Kick-starting a scheme to share bicycles would enable Singapore to join the ranks of Paris, London, New York, Montreal, Melbourne, Taipei and other cities where active mobility is celebrated. Instead of burning fuel and money needlessly, citizens there burn calories instead for short trips - egged on by networks offering cheap and reliable mobility to all, regardless of social differences. It's a movement that large corporations see value in supporting. Nike, for example, is the title sponsor of a bike share system in Portland - a move to create precious mindshare for its brand "in one fell swoosh", as observers put it. Citibank is lending its name to New York City's scheme. Perhaps, a civic-minded Singapore firm might also step forward to give bike sharing here a well-deserved fillip?
Singaporeans who are won over by the need for "green" and community-based forms of urban mobility should not rely entirely on the largesse of a large sponsor and the State. They also need to help make the pilot scheme succeed when it's launched next year. The actions of stakeholders are indeed interlinked. A dense network of stations is needed to promote usage; but if citizens don't make full use of the system, sponsors will not derive value from supporting it. Substantial costs will be involved to set up and run services in Jurong Lake District and, later perhaps, in the Marina Bay area, Tampines and Pasir Ris.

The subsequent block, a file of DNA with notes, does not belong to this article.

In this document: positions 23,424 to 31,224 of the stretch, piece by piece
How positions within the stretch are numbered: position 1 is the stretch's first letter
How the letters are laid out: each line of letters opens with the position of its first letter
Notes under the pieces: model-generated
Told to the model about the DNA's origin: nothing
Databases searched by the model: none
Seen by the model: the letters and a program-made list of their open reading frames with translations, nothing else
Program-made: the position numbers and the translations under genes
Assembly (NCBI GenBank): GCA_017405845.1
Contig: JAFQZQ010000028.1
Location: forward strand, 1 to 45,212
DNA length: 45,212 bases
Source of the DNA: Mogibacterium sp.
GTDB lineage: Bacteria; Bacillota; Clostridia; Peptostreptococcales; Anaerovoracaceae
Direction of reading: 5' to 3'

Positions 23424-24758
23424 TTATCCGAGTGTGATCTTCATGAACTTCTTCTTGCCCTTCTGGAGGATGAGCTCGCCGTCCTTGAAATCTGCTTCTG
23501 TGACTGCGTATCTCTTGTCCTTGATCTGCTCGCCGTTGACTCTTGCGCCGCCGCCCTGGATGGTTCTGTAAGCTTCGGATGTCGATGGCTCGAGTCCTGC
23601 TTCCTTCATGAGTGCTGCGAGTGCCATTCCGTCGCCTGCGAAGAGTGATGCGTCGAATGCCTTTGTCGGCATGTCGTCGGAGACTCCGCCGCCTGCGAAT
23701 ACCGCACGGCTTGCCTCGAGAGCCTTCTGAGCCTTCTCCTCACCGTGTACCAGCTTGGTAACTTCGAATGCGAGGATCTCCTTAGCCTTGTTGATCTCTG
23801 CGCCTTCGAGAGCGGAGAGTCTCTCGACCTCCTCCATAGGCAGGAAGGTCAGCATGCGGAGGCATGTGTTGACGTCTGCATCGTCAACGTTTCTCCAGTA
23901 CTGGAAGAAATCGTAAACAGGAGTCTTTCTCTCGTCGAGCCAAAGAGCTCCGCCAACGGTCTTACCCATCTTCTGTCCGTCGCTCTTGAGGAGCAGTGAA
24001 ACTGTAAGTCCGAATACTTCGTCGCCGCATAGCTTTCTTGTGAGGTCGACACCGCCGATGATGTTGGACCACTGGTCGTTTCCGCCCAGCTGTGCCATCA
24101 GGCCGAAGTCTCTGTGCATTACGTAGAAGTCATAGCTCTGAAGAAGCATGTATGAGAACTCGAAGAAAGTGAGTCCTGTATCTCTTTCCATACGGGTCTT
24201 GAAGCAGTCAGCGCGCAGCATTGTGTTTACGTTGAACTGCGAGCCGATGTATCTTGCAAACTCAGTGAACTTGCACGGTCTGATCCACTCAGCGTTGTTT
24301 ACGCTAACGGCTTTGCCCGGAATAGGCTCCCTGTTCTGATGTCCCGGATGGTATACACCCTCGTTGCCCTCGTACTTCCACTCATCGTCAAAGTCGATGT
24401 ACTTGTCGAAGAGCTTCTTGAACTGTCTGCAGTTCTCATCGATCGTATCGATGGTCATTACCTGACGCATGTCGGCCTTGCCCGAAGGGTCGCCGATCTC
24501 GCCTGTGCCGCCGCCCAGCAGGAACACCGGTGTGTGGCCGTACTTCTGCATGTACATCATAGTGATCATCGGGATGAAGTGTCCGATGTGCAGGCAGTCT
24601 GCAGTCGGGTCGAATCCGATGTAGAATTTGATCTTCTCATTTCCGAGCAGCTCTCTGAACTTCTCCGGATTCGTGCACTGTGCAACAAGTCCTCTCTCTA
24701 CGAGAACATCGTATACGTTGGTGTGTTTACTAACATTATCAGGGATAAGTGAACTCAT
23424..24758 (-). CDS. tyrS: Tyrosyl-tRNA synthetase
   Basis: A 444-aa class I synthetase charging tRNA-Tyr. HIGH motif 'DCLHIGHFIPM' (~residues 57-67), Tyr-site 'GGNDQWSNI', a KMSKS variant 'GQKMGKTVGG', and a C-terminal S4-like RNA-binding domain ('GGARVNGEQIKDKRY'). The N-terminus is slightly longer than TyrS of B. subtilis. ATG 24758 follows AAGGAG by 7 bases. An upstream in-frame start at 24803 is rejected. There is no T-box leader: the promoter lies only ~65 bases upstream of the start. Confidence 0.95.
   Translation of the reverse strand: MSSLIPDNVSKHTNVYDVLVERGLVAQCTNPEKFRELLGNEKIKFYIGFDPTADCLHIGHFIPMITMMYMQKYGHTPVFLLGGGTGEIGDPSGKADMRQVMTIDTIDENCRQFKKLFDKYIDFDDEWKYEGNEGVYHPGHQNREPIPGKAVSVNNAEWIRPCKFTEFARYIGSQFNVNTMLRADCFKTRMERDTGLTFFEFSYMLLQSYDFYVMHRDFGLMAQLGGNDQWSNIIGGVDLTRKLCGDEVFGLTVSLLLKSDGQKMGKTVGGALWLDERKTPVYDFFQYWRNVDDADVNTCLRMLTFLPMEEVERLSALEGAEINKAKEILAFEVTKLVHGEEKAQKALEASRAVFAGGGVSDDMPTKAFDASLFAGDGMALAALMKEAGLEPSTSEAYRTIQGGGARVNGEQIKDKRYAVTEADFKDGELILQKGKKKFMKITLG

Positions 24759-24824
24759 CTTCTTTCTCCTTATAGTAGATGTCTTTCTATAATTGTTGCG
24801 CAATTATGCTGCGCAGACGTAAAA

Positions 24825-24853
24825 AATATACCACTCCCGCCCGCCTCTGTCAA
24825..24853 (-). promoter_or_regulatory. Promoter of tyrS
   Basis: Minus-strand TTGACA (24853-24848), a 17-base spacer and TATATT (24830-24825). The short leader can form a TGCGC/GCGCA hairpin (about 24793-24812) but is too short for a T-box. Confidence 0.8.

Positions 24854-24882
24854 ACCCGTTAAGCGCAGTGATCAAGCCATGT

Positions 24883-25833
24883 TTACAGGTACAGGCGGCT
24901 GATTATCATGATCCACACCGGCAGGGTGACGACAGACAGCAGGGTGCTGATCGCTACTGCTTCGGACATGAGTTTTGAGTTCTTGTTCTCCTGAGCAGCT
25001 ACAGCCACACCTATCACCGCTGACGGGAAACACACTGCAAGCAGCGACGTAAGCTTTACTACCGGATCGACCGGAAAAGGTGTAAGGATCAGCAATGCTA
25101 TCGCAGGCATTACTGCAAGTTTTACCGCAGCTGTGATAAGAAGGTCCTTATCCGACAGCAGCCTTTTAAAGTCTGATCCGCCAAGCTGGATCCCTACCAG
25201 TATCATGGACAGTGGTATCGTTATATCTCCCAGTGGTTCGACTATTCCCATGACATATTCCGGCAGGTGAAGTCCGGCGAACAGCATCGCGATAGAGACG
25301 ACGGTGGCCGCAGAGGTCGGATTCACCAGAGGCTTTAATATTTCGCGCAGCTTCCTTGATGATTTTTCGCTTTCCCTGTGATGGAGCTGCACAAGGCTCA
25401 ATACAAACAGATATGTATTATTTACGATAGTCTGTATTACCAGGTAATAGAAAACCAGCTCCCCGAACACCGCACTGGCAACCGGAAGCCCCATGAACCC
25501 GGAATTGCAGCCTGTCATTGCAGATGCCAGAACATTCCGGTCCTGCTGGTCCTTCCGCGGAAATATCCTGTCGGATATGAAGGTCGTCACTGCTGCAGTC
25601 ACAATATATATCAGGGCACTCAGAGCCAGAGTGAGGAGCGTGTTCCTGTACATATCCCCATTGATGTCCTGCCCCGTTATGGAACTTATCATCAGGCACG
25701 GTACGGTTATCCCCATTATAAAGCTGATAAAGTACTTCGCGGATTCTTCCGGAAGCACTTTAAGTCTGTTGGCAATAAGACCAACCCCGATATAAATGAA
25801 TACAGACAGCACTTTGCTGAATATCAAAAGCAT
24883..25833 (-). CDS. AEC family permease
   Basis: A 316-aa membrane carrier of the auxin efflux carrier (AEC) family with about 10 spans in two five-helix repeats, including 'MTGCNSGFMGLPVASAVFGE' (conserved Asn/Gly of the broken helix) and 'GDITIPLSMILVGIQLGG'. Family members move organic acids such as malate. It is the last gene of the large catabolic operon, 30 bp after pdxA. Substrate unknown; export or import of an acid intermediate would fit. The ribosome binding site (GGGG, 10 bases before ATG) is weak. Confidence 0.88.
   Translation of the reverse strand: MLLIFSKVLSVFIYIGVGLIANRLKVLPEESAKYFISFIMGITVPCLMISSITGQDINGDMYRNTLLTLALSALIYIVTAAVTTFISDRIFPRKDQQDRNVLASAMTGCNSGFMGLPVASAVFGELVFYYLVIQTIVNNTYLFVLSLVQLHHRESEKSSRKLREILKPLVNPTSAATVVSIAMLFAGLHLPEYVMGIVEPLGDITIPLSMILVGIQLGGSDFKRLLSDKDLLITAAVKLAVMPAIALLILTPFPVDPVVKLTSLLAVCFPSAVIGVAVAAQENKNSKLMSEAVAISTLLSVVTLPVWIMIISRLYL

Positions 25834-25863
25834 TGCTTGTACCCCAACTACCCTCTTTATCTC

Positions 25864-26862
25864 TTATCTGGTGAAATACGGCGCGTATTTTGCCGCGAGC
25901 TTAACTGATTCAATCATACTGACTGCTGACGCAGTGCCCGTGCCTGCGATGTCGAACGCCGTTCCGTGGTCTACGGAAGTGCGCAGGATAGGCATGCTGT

Earlier schemes here, like Town Bike and Isuda, came to a halt because adequate safe cycling infrastructure was not in place, according to commentators. Things have changed since then: Bicycles are to be allowed on pavements; more bike parking facilities will be provided at MRT stations; and developers of new and renovated buildings will be asked to make provisions like showers for cyclists. Crucially, a smooth and safe flow of two-wheelers and pedestrians is to be promoted, and might take root over time. This entails a code of conduct for the sharing of paths, a new Active Mobility Enforcement Team armed with speed guns, and volunteers who are part of an Active Mobility Patrol to spur responsible cycling.
These are quite substantial efforts to shape a progressive system of urban mobility. The big official push for cycling might also prompt calls for similar commitment to be shown for supporting other more environmentally friendly modes of transport, from electric vehicles to car sharing schemes. Support for these might include bigger differentials in taxes for less pollutive vehicles, as well as building up the infrastructure for easy and relatively affordable charging. Beyond this, vehicles that can be tapped on demand - some day not too far off, they might even be driverless - would also make owning one less attractive. If these take off, they would add a fresh dimension to this famously clean, and green, city.